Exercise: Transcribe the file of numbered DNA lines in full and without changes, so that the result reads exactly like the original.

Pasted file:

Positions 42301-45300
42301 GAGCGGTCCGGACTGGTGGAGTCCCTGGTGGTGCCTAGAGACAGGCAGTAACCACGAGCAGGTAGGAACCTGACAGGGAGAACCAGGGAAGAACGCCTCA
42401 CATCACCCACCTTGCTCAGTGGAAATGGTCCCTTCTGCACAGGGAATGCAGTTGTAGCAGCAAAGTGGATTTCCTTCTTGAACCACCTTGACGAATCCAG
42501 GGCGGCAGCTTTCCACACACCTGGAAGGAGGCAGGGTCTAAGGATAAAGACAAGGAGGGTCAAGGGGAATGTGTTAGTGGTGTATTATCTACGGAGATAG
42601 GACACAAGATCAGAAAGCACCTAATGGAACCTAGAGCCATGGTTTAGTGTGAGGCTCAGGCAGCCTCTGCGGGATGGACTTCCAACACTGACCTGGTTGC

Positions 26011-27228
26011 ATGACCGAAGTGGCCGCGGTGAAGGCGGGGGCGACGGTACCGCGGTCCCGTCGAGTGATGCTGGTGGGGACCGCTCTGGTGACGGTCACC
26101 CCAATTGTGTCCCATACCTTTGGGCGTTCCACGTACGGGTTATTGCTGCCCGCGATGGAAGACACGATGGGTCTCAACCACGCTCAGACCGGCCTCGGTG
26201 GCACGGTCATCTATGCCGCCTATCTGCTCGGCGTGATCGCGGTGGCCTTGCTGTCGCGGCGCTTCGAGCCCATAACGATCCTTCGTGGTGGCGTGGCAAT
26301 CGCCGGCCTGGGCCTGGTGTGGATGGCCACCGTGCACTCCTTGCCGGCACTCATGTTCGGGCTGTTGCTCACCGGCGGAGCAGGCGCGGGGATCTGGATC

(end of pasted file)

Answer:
Positions 42301-45300
42301 GAGCGGTCCGGACTGGTGGAGTCCCTGGTGGTGCCTAGAGACAGGCAGTAACCACGAGCAGGTAGGAACCTGACAGGGAGAACCAGGGAAGAACGCCTCA
42401 CATCACCCACCTTGCTCAGTGGAAATGGTCCCTTCTGCACAGGGAATGCAGTTGTAGCAGCAAAGTGGATTTCCTTCTTGAACCACCTTGACGAATCCAG
42501 GGCGGCAGCTTTCCACACACCTGGAAGGAGGCAGGGTCTAAGGATAAAGACAAGGAGGGTCAAGGGGAATGTGTTAGTGGTGTATTATCTACGGAGATAG
42601 GACACAAGATCAGAAAGCACCTAATGGAACCTAGAGCCATGGTTTAGTGTGAGGCTCAGGCAGCCTCTGCGGGATGGACTTCCAACACTGACCTGGTTGC

Positions 26011-27228
26011 ATGACCGAAGTGGCCGCGGTGAAGGCGGGGGCGACGGTACCGCGGTCCCGTCGAGTGATGCTGGTGGGGACCGCTCTGGTGACGGTCACC
26101 CCAATTGTGTCCCATACCTTTGGGCGTTCCACGTACGGGTTATTGCTGCCCGCGATGGAAGACACGATGGGTCTCAACCACGCTCAGACCGGCCTCGGTG
26201 GCACGGTCATCTATGCCGCCTATCTGCTCGGCGTGATCGCGGTGGCCTTGCTGTCGCGGCGCTTCGAGCCCATAACGATCCTTCGTGGTGGCGTGGCAAT
26301 CGCCGGCCTGGGCCTGGTGTGGATGGCCACCGTGCACTCCTTGCCGGCACTCATGTTCGGGCTGTTGCTCACCGGCGGAGCAGGCGCGGGGATCTGGATC